Humanitarianism, Islam, and 11 September. Jonathan Benthal,  Humanitarian Policy Group Briefing (July 2003, pp. 1-2)
“The extensive literature on Western humanitarianism seldom does justice to its religious traditions. Western humanitarianism was moulded by Catholic monastic orders, by the Geneva Calvinist founders of the Red Cross, by the Salvation Army, by the Leprosy Mission and by the Oxford Quakers who helped to found Oxfam. Church organisations dominated international aid until the Nigerian civil war of the late 1960s, with the founding of the secular agency Médecins Sans Frontières (MSF). Even today, strands of Christian humanitarianism are strongly represented by Caritas, World Vision, the Order of Malta, Christian Aid and the Nordic churches…Although it is likely that practising Christians are in a minority among the personnel who work for Western humanitarian agencies, the West is widely perceived as Christian, and the liberal humanism underpinning Western humanitarianism, even in its ‘secular’ form, is arguably itself underpinned by a heritage of Judaeo-Christian values.”
Some Myths about Faith-Based Humanitarian Aid. Wilfred Mlay,  Humanitarian Exchange 27 (July 2004, pp. 48-51)
 "This search to find cultural underpinnings for the travails of humanitarianism is remarkable in its neglect of any serious exploration of its religious aspects. Thin attempts to do this often create caricatures of religious humanitarianism, and thus perpetuate misunderstanding. Humanitarianism is best served not by a navel-gazing examination of the many values of its large cast, but by a dedication to greater accountability and transparency to those for whom faith-based humanitarian agencies claim to act. However, caricatures and generalisations lead to commonly-held assumptions about the role of faith in humanitarian assistance that are false and inhibit the effectiveness of the ensemble. Three prevalent myths about Christian humanitarian organisations are worth our attention.

Myth no. 1: Christian humanitarian organisations embody the West's clash with Islam....
Myth no. 2: Religious approaches create conflicts, rather than solve them...
Myth no. 3: Faith-based organisations cannot carry out neutral or impartial humanitarian assistance because their real intent, whether overt or covert, is religious conversion."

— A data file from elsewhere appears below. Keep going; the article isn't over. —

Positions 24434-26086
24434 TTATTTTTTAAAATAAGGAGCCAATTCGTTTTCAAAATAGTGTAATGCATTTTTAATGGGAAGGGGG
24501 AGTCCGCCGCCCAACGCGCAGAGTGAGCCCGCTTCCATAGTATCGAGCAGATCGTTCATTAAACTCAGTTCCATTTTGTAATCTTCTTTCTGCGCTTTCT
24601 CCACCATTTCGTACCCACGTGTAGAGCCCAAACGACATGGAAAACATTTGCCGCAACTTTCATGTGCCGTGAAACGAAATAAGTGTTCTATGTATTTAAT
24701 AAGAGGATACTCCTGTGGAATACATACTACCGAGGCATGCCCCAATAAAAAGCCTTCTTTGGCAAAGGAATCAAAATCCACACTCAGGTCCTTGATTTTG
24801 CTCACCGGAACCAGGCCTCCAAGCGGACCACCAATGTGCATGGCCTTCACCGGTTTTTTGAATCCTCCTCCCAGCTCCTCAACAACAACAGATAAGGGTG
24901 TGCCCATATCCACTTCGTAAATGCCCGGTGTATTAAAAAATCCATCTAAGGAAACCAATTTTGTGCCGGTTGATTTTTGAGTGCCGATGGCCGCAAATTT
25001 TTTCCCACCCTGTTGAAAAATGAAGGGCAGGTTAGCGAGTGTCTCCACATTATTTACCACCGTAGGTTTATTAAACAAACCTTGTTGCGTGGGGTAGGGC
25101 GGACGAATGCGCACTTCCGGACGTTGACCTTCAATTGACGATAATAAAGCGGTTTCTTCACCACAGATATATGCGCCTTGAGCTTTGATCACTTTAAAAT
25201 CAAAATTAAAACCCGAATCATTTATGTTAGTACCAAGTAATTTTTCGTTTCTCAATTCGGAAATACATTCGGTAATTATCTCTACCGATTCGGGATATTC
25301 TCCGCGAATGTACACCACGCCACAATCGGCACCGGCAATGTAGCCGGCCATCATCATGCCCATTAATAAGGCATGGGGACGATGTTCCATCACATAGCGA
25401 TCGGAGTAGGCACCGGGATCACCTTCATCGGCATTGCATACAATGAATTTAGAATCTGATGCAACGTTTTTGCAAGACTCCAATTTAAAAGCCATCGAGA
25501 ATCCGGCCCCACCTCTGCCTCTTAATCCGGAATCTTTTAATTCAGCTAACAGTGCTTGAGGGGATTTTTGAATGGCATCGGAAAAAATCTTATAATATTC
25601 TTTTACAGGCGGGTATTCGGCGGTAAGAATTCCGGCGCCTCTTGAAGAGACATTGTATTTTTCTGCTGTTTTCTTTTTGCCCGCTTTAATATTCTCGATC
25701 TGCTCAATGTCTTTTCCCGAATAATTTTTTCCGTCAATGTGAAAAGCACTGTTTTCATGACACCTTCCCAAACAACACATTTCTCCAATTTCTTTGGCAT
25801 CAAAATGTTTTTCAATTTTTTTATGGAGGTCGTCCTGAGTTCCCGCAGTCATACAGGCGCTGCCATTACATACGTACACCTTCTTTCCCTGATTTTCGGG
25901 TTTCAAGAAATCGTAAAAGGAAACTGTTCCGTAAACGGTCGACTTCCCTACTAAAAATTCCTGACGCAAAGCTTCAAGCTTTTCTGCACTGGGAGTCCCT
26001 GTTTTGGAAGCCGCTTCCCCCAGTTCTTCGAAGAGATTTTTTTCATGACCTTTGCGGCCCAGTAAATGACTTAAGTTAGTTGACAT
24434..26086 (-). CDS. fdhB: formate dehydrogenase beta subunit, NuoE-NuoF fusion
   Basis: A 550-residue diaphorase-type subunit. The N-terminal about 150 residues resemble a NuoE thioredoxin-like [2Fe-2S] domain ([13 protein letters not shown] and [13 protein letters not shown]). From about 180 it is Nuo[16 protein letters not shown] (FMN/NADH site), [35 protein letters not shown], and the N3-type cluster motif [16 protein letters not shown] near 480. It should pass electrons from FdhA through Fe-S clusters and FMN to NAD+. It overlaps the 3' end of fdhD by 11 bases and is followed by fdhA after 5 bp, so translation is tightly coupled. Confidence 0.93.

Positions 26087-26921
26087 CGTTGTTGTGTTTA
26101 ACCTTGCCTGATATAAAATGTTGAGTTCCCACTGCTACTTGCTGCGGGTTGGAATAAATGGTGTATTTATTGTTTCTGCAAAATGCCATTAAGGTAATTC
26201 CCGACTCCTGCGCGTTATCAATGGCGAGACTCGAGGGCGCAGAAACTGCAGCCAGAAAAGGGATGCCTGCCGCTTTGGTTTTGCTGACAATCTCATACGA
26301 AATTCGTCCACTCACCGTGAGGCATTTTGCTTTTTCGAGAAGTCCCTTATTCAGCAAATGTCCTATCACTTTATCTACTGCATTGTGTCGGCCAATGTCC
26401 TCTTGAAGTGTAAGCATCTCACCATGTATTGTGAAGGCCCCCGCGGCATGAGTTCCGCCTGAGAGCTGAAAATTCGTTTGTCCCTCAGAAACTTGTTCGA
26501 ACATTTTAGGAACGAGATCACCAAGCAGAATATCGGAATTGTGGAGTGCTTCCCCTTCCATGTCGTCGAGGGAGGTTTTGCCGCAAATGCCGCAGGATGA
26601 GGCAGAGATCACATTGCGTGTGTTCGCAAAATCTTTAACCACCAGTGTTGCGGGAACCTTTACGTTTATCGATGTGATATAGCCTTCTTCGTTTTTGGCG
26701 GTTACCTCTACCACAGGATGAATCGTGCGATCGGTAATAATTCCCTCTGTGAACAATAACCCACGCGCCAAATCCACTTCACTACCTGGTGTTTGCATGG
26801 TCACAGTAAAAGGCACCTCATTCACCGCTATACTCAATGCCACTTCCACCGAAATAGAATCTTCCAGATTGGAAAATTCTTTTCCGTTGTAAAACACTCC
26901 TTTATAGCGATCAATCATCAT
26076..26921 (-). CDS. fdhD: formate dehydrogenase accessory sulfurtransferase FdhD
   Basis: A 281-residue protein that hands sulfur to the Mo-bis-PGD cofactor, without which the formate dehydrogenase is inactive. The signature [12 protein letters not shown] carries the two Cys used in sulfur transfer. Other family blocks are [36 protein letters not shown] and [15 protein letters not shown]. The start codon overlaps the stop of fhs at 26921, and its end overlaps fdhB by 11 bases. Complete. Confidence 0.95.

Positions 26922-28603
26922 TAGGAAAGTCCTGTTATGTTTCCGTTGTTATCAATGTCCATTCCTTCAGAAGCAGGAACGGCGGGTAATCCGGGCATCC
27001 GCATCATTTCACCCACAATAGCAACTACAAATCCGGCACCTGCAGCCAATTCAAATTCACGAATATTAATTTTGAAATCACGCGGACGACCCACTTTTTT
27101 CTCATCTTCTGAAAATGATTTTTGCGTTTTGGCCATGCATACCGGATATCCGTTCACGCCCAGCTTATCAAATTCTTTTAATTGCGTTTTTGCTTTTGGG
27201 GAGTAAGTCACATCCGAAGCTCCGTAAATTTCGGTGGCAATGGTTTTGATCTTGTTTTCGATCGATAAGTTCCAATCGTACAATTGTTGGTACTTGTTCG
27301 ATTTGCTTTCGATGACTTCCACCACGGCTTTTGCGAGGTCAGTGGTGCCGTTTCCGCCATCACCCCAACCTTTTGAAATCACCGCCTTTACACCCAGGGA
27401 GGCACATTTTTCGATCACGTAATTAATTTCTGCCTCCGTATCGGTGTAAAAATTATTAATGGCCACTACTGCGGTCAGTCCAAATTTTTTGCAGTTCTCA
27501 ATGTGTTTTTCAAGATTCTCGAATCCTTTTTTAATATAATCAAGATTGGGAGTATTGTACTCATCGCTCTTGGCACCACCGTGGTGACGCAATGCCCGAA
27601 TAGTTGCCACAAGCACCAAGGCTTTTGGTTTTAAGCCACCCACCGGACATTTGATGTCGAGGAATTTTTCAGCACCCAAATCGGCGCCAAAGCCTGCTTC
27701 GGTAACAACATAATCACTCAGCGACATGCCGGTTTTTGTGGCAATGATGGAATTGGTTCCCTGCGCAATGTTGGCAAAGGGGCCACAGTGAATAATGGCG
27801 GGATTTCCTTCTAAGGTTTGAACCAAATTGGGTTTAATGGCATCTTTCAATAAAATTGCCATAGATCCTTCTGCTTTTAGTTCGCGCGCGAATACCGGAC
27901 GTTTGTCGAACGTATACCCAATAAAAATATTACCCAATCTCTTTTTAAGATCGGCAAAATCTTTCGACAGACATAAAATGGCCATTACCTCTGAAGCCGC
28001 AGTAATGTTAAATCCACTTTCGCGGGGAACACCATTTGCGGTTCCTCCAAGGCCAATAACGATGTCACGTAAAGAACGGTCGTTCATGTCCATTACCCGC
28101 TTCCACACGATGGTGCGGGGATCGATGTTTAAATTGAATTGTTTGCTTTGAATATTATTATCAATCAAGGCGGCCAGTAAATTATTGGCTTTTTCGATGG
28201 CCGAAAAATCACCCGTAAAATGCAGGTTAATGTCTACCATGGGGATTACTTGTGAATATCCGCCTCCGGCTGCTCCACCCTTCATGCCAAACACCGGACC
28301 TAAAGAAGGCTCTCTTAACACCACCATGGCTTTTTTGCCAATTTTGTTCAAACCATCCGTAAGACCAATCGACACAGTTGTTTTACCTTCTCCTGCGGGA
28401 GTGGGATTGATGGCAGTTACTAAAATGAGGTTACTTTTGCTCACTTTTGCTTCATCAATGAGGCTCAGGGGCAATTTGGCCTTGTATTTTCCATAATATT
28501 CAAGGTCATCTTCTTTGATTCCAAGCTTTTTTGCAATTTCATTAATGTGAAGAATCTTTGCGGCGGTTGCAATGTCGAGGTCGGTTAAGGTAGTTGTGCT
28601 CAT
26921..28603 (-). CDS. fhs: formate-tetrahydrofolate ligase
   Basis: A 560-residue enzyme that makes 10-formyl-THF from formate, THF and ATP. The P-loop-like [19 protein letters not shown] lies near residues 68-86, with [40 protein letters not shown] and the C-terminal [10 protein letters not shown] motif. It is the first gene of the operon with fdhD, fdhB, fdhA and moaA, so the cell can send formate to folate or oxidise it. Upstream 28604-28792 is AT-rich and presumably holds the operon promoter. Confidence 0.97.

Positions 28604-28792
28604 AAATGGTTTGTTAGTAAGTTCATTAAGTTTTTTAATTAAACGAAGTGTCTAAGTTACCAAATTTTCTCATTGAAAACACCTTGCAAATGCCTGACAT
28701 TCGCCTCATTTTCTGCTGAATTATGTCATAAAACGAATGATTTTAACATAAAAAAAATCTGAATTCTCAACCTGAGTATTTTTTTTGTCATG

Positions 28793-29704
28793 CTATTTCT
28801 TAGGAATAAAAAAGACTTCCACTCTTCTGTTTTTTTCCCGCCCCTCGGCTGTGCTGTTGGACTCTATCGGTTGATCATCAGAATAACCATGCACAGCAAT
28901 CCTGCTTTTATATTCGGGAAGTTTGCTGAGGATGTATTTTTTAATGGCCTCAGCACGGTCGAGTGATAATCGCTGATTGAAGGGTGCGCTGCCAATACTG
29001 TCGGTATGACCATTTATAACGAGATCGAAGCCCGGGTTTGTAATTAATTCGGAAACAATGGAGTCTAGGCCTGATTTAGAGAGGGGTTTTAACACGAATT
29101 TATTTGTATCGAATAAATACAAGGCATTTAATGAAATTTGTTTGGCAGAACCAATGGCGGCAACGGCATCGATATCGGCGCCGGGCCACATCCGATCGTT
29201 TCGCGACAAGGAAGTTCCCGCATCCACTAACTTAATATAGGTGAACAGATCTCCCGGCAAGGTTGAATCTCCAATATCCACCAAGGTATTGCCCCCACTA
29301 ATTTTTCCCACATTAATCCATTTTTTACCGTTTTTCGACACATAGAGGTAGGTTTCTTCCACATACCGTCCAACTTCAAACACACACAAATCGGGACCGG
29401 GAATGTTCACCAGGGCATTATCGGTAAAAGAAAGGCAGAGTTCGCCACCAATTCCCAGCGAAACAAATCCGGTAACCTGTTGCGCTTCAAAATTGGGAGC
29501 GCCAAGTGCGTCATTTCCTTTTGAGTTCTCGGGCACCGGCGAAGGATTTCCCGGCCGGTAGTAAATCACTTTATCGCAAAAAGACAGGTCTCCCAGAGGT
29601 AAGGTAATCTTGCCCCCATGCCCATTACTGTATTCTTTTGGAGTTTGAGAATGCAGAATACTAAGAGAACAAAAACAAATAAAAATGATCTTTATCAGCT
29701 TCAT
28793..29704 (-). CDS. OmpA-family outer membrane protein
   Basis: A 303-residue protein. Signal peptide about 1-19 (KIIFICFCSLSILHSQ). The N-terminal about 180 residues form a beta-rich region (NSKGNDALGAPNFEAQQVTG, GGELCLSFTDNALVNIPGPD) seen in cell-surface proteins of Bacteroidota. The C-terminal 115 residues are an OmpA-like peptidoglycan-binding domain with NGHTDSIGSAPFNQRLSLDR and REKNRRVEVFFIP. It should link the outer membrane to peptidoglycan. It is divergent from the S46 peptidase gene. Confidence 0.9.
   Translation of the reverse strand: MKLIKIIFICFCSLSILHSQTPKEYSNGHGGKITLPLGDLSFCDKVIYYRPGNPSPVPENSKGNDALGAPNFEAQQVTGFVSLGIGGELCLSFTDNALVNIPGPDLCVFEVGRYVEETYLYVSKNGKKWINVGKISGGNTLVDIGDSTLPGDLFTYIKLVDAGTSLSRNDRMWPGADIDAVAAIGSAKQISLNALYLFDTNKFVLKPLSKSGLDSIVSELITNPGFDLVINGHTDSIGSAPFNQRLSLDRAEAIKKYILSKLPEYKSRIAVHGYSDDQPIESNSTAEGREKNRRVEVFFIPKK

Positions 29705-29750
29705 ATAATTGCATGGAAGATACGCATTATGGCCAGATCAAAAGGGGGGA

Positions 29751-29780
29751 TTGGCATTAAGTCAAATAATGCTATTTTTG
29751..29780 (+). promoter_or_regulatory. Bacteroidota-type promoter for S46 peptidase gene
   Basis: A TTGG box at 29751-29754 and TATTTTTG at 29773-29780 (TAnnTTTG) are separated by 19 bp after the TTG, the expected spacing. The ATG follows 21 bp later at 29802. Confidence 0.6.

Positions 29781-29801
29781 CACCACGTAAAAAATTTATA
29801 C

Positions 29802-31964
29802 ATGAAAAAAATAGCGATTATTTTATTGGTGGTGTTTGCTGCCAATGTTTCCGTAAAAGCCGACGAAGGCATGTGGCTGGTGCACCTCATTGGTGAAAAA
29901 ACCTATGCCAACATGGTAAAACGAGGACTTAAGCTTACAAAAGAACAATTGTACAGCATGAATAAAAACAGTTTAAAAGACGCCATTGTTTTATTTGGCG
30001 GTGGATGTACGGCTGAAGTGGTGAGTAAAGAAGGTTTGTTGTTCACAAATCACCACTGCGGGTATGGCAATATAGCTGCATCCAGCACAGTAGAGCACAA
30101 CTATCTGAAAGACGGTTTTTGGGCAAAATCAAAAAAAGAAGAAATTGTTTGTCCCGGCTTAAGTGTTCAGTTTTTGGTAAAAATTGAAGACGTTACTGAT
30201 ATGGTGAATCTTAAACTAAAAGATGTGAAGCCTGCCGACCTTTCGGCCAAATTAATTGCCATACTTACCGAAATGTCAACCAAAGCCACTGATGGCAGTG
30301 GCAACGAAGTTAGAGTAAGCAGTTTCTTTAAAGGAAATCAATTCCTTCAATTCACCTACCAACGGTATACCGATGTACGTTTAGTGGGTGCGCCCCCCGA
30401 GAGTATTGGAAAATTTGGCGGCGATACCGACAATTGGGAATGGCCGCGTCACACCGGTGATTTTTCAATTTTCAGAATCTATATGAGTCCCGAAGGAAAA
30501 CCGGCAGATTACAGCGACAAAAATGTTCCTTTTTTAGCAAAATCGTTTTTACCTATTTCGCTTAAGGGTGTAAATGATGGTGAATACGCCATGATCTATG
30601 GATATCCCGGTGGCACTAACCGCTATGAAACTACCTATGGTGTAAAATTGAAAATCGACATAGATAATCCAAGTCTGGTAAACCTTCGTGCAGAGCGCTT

When Helping Hurts: How to Alleviate Poverty Without Hurting the Poor…and Yourself. Steve Corbett and Brian Fikkert (2012)
 “While this book exposes past and current development efforts that churches have engaged in which unintentionally undermine the people they're trying to help, its central point is to provide proven strategies that challenge Christians to help the poor empower themselves. Focusing on both North American and Majority World contexts, When Helping Hurts catalyzes the idea that sustainable change for people living in poverty comes not from the outside-in, but from the inside-out.” (from the book's website, home page)
The Hole in Our Gospel: What Does God Expect of Us. Richard Stearns (2009)
 “There is much at stake. The world we live in is under siege—3 billion are desperately poor, 1 billion hungry, millions are trafficked in human slavery, 10 million children die needlessly each year, wars and conflicts are wreaking havoc, pandemic diseases are spreading, ethnic hatred is flaming, and terrorism is growing. Most of our brothers and sisters in Christ in the developing world live in grinding poverty. And in the midst of this stands the Church of Jesus Christ in America, with resources, knowledge, and tools unequaled in the history of Christendom. I believe that we stand on the brink of a defining moment. We have a choice to make. When historians look back in one hundred years, what will they write about this nation of 340,000 churches?”
The above quote is taken from four pages of core excerpts from the book:
For more perspectives and critique about this book:, see the DeYoung, Restless, and Refomed blog

Final Thoughts

There are an estimated 7.13 billion people in the world today. Muslims number 1.63 billion, Hindus 982 million, Non-religious (agnostics)  684 million, Buddhists 509 million, etc.  In addition, 2.35 billion people have some type of Christian affiliation, and there are over 12 million "national" and 426,000 "international" Christian workers (Johnson and Crossing, IBMR, January 2013, p. 33). Also, there are the estimated 274,000 humanitarian workers (ALNAP, 2012, p. 9).

We close this Update with Rick Warren's challenging and encouraging Ted Talk about how our worldviews affect how we use our "affluence and influence:"

Living a Life of Purpose.